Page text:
WORCESTER. Piero di Cosimo, who painted this enchanting picture at the Worcester Art Museum, doesn't quite fit into the parade of Renaissance greats like Botticelli, Michelangelo, Leonardo, or Raphael.
Granted, they all had their eccentricities. But Piero, if we are to believe the Renaissance biographer Giorgio Vasari, was a genuine oddball. He disliked hot food and lived on hard-boiled eggs, which he cooked in large batches then stored in a cupboard. His studio was a shambles. He let his garden run wild and, and wouldn't even pick the fruit from his trees because he hated to "interfere with nature."
A bachelor until his death at 60 (he died in 1521), he took long walks by himself while building, in Vasari's words, "his castles in the air," and he loved everything in nature that seemed strange and idiosyncratic. (One feels sure, from such descriptions, as much as from the evidence of his pictures, that he would have loved the Jesuit poet and author of "Pied Beauty," Gerard Manley Hopkins.)
Worcester's painting is related to a similar, unfinished-looking work in the Harvard Art Museum, called "The Misfortunes of Silenus." Both pictures, and probably some others, were painted by Piero for the Vespucci family at the very end of the 15th century and displayed in a house formerly owned by the Medici family.
This painting shows an adult and baby satyr on the main branch of a gnarled old tree and another satyr below, all making a loud din with household utensils in order to encourage bees to settle in the tree. The story, which culminates in the discovery of honey, derives from Ovid's poem, "The Fasti."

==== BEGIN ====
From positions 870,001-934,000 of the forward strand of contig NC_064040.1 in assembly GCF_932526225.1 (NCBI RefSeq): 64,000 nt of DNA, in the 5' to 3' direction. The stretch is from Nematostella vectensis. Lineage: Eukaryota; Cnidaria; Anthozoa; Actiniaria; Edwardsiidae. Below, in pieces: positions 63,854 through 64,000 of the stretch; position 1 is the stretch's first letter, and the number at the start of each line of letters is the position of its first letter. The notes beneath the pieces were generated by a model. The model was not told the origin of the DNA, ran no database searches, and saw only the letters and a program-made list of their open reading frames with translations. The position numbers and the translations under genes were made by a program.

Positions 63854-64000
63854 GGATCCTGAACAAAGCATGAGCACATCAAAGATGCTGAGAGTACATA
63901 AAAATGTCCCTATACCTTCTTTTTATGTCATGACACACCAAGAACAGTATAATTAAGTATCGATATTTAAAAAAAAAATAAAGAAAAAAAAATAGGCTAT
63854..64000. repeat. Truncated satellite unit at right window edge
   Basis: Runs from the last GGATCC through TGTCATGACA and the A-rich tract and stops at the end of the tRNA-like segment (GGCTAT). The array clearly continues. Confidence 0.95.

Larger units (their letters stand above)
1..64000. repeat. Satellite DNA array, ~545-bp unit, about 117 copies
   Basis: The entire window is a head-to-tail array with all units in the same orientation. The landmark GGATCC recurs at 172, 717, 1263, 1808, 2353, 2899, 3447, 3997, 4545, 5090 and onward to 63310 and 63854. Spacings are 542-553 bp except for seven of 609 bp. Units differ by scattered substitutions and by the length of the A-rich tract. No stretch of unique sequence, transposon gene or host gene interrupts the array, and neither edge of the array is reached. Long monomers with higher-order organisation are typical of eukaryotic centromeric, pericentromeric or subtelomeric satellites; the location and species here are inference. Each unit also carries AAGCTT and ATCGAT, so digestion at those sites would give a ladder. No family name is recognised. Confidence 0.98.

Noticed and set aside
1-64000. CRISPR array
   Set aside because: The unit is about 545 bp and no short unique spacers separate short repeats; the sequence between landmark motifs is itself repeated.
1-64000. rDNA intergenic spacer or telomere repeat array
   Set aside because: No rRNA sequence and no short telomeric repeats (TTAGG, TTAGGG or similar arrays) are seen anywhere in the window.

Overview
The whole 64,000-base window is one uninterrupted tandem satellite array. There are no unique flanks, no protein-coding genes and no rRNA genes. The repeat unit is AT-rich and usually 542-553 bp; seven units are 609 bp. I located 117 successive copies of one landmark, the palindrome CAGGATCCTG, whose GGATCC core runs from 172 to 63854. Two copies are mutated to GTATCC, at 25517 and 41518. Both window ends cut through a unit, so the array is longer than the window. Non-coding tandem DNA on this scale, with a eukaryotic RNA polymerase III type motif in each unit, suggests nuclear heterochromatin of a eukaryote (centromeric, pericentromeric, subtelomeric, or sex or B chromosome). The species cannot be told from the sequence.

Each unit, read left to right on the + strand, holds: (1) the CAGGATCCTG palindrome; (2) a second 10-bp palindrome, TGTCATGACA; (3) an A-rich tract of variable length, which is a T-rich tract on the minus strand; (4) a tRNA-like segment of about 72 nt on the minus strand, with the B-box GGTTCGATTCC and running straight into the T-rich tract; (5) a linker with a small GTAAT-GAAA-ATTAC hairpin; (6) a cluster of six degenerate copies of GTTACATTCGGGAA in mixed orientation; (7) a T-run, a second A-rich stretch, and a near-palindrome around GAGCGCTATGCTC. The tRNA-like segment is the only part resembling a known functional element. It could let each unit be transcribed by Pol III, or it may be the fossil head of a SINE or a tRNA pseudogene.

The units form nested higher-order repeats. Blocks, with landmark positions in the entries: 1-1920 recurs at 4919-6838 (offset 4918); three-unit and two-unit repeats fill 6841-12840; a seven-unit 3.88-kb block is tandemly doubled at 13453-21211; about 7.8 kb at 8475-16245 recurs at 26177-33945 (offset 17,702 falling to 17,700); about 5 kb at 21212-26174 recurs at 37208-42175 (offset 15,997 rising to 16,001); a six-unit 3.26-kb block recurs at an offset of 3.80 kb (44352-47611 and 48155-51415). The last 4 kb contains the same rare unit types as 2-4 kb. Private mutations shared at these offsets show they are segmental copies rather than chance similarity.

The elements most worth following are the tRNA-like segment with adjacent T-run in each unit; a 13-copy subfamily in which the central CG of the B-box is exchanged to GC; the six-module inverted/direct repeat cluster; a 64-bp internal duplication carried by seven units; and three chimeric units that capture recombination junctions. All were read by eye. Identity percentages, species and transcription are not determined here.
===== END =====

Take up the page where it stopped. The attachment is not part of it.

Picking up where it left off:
On either side of the central tree (it's matched by a similar tree in the Harvard picture) we see a crowd of couples and revelers: On the right, there's the tubby old Silenus smiling atop his donkey (he is more the center of attention in the Harvard picture), and in the foreground the handsome Bacchus with his arm around the goddess Ariadne.
The purpose of Ovid's original poem is to account for the origins of Roman holidays and customs. Bacchus, as Erwin Panofsky explained in the first serious interpretation of the painting, is in the picture for a simple reason: After his followers made a noise which attracted the bees, it was he who trapped them in a hollow tree. Honey was his prize, and that is why, according to Ovid, the rites of the Feast of Bacchus include the eating of sweet cakes known as "liba" (their name derives from Bacchus's Latin name, "Liber.")